by Samantha Baird, Dramaturg
For centuries before the written record, people told stories, and retold them, and retold them again. While the moral of the story or general themes often stayed the same, there were bits and pieces lost or changed through history to fit the time period or the culture in which the story was being told. However, after the invention of the printing press, it became easier to write these stories down and publish them for a wider audience to enjoy and experience the same version of the story. But even with publication, there were different translations. Since that time, storytelling has neither ceased nor slowed down.
What once was accidental, now is intentional in the way of changing traditional fairy and folk tales. Today we have fairy tales like The Lunar Chronicles by Marissa Meyer, Twisted Tales by Liz Braswell, and (Fairly) True Tales by Liesl Shurtliff. These retellings are meant for different audiences whether that be in age, gender, or something else, but that doesn’t change the fact that all of these books are beloved fairy tales retold in a new way. The question now, after recognizing that there are many retellings of classic tales, is why? Why these stories again and again? Why now? Why are they being told in these new ways?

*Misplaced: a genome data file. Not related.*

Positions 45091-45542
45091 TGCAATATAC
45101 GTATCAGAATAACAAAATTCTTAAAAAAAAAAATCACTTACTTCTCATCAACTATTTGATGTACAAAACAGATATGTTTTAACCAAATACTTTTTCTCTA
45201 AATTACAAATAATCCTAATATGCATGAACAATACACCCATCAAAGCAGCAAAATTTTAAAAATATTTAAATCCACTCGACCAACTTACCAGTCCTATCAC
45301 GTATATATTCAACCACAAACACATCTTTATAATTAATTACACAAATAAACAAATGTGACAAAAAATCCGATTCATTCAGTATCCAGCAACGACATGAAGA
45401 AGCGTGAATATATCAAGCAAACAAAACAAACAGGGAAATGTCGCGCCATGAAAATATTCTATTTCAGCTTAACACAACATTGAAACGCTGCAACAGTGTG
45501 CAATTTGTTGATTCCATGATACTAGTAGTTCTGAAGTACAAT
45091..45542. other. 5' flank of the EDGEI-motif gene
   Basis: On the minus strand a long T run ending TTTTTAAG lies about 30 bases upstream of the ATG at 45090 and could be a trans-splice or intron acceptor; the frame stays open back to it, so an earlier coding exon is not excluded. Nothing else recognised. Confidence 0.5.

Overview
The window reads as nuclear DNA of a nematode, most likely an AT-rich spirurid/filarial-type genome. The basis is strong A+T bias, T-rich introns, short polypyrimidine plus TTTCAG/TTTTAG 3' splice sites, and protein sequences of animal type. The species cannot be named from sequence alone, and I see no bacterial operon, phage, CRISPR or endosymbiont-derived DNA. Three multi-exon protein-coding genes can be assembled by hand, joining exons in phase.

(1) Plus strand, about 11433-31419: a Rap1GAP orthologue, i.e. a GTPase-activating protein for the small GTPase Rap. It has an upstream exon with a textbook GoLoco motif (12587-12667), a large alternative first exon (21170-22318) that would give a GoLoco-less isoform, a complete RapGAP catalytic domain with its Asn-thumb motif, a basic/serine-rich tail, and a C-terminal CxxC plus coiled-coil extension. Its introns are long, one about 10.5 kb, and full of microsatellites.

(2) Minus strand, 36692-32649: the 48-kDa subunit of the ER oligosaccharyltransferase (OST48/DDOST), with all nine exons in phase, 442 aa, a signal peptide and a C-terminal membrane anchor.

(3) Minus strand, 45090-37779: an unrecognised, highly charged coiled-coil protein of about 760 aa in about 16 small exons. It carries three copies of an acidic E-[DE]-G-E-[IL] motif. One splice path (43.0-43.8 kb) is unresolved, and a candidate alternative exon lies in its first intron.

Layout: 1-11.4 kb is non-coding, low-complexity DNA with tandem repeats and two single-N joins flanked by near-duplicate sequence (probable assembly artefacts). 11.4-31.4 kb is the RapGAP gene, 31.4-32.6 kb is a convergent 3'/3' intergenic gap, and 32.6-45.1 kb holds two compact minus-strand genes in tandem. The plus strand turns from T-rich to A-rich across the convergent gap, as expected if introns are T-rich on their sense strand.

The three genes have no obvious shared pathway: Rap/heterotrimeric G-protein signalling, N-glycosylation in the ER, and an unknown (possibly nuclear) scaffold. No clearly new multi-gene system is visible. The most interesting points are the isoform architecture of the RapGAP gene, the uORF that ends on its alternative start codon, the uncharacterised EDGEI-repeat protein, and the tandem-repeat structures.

After speaking with Liesl Shurtliff, her “why” is, “to tell a story that would be more on the level of kids today and how they, how I, and how a lot of people view the world…These stories still capture our fancy and attention, and the purpose of a retelling is to take something that’s familiar, and really resonates with that, but then make it new and meaningful in a way that makes sense today.” The beauty of retelling stories is the ability to make it your own, to find a fairy tale that holds a lot of meaning for you and to tell the world why it should matter to them, too.